3D Printing Market Still Growing

By on May 14th, 2009 in blog

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You might have noticed a slight financial crisis around you in recent months, but in spite of that, the 3D printing universe is still expanding, at least according to research done by nextgen. In their recent report, “3D Printing” on “Rapid Prototyping/Additive Fabrication/Solid Imaging via Stereolithography, Fused Deposition Modeling, Selective Laser Sintering and Inkjet Technologies” they say the market is still growing and is expected to reach a comfortable USD$782.6 million per year in 2013.

We’re not surprised, as interest in this technology continues to grow, proportional to advancing device capabilities and inversely proportional to decreasing cost of equipment and services.

The one thing that bothers us a bit about the report is the lack of focus on the hobbyist space. Rep-rap and several other do-it-yourself products exist and are undergoing continuous improvement. So what, you say? Those are just for hobbyists!

Perhaps, but the trend recently is for small startups to take the designs and inspiration of Rep-Rap and build very inexpensive printing devices for hobbyists and small companies. One can imagine these designs being gradually improved over the course of years, eventually reaching capabilities applicable for general use. Could this be a case of the Innovator’s Dilemma?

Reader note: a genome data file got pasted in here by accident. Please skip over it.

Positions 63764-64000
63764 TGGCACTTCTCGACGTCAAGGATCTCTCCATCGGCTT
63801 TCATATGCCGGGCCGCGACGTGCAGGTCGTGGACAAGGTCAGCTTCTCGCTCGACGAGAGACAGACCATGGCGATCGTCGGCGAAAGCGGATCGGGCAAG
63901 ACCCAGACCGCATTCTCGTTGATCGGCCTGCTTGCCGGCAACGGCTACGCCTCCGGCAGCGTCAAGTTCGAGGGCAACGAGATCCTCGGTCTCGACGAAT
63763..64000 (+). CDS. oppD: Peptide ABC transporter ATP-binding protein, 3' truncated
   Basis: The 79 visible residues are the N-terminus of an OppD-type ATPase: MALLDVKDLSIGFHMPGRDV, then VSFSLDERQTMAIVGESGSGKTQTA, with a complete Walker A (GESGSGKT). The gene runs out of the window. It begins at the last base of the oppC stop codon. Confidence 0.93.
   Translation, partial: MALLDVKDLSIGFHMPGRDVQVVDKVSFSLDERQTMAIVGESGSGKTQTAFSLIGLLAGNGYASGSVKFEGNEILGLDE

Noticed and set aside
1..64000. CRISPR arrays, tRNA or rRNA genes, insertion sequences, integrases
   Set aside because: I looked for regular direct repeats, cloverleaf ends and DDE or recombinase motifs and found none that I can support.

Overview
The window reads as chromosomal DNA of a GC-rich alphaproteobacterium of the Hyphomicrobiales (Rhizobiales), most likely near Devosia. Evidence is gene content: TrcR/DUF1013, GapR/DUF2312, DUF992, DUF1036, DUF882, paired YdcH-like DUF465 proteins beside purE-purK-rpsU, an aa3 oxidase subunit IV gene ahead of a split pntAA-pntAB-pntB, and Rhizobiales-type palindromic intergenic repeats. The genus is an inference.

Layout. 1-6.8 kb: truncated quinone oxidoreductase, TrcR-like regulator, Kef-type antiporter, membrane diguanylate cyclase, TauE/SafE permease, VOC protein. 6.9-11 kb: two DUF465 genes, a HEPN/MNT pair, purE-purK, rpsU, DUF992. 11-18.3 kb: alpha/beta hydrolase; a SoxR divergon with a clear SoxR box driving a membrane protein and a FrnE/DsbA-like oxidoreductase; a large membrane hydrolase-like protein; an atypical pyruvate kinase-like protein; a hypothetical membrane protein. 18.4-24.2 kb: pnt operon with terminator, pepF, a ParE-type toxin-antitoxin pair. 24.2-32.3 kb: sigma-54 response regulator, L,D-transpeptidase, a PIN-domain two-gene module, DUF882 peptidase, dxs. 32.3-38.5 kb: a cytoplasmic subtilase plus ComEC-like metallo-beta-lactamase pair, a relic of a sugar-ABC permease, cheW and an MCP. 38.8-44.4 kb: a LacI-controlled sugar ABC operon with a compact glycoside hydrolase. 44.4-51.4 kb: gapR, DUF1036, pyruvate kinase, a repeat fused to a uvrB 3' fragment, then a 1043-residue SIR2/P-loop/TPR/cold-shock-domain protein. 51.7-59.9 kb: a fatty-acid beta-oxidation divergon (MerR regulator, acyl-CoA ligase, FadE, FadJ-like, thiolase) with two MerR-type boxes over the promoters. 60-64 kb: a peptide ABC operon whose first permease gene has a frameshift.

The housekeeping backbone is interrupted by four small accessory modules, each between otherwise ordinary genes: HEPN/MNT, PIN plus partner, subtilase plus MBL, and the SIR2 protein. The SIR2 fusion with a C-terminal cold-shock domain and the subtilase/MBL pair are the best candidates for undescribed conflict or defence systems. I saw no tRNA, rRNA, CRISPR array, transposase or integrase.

Via EarthTimes and NextGen Research

By Kerry Stevenson

Kerry Stevenson, aka "General Fabb" has written over 8,000 stories on 3D printing at Fabbaloo since he launched the venture in 2007, with an intention to promote and grow the incredible technology of 3D printing across the world. So far, it seems to be working!


  1. Not sure I agree with this. According to Wholer’s Report the industry was closer to $1billion in 2008. Since then, the economy has taken a dip and budgets have been cut. The the release of several new printers from Z Corp, Stratasys, and the other manufacturers, competition is at it’s highest. Websites like Shapesways have also utilized those who own a printer or 2 in their garage and provided rock bottom prices for those who shop by price alone.


  2. We are in the pacman days of 3D printing. Hobbyist stuff is cool and is important. I guess we forget that the guy called Steve Jobs was some kind of hobbyist. Remember “Home Brew Computer Club ?”

    Its important to mention one success – figureprints. There are other developing otehr possibilites, but I guess it will take some time.

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